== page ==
US lifts terror designation on Colombia's FARC, targets military offshoots

The Biden administration sharpened its sanctions policy against Colombian rebels on Tuesday, removing a terrorist designation for the former guerrilla army while targeting specific leaders and militant offshoots of the disbanded organization.

Secretary of State Antony BlinkenAntony BlinkenPutin, Macron to hold call on Friday amid rising Russia-Ukraine tensions Meeks leading bipartisan trip to Ukraine amid Russia tensions Negotiating with a liar (Putin's dog is a cat)  MORE said in a statement that the Revolutionary Forces of Colombia (FARC) no longer exists as a unified organization that engages in terrorism, “or has the capability or intent to do so,” following a peace accord the group reached with the Colombian government in 2016.  

Yet the revocation of the terrorist designation was followed by targeted sanctions against at least two groups and six individuals who the U.S. says has failed to abide by the peace agreement. 

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This includes sanctions against the Revolutionary Armed Forces of Colombia – People’s Army (FARC-EP); the group Segunda Marquetalia; and the founders and senior commanders of both groups.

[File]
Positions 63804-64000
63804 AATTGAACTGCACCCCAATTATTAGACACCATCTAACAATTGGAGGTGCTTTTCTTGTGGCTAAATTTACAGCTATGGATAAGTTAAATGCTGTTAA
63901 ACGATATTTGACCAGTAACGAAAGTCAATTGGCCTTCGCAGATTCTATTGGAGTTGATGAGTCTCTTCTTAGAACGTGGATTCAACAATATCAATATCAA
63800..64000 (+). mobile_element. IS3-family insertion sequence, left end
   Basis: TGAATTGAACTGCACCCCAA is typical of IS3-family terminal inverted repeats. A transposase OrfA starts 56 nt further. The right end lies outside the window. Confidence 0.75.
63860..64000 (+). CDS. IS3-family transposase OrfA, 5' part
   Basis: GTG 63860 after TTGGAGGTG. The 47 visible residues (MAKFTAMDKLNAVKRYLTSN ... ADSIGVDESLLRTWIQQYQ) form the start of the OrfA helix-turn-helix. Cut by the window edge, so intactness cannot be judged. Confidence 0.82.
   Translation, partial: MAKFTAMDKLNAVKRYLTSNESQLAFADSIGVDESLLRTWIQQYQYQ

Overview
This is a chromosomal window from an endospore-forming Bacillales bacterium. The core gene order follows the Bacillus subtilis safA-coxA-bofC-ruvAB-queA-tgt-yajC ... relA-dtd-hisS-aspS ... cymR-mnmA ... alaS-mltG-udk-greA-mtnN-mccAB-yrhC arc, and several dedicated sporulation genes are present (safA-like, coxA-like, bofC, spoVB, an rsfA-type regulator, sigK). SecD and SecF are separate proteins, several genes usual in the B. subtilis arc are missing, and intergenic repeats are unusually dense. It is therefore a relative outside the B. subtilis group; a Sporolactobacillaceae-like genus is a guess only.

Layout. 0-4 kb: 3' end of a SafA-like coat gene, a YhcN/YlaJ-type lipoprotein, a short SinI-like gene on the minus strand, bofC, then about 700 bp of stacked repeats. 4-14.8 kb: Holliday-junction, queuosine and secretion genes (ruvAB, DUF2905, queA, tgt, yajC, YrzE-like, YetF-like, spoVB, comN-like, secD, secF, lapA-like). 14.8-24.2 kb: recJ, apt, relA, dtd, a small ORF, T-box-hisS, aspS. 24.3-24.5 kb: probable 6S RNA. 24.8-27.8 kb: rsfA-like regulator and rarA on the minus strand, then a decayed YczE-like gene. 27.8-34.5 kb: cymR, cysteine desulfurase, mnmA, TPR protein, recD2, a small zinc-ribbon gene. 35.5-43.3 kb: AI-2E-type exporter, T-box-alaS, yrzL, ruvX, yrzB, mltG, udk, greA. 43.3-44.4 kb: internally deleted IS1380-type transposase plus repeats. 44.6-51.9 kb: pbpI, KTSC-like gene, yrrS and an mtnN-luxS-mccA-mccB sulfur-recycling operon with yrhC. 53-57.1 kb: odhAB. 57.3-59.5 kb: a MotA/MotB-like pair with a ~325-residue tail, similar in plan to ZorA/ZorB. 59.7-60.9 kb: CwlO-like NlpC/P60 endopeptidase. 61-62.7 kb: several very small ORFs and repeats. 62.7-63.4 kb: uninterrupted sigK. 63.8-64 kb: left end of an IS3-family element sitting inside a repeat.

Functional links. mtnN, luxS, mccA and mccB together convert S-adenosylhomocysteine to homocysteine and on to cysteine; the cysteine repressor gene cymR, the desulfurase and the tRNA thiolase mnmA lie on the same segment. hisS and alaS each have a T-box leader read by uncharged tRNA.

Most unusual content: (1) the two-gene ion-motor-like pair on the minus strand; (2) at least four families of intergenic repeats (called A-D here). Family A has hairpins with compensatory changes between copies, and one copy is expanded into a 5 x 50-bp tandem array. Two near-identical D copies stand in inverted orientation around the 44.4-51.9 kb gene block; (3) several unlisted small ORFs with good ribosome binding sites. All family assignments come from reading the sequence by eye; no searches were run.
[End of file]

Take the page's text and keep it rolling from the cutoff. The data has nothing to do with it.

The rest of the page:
“The designation of FARC-EP and Segunda Marquetalia is directed at those who refused to demobilize and those who are engaged in terrorist activity,” Blinken said in a statement. 

The sanctions block all property and interests in property held by the blacklisted entities and individuals, as well as largely prohibiting significant financial transactions or financial services to those sanctioned. Any person or entity that engages in certain transactions with sanctioned individuals may be subject to sanctions themselves. The sanctions also make it a crime to knowingly provide material support or resources to those sanctioned.  

The secretary said the decision to revoke the terrorist designation against the FARC did not signal a change in U.S. posture “with regards to any charges or potential charges in the United States against former leaders of the FARC, including for narcotrafficking, nor does it remove the stain of the decision by Colombia’s Special Jurisdiction of Peace, which found their actions to be crimes against humanity.”

The absence of a terrorist designation against the FARC will allow the U.S. to more easily coordinate with the Colombian government to implement the 2016 peace accord by working with “demobilized combatants,” the secretary said.  

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The peace accord allowed for a demobilization and reintegration into Colombian society for an estimated 13,000 former combatants. The FARC also transitioned to a political party, called the Comunes, which temporarily holds guaranteed seats in Colombia’s congress. 

The U.S. issued a statement last week commemorating the five-year anniversary of the 2016 peace accord, which ended five decades of conflict between the FARC and central government in Bogotá.

An estimated 220,000 Colombians — the vast majority of whom were civilians — died amid the armed conflict, according to a 2013 report by the National Center for Historical Memory.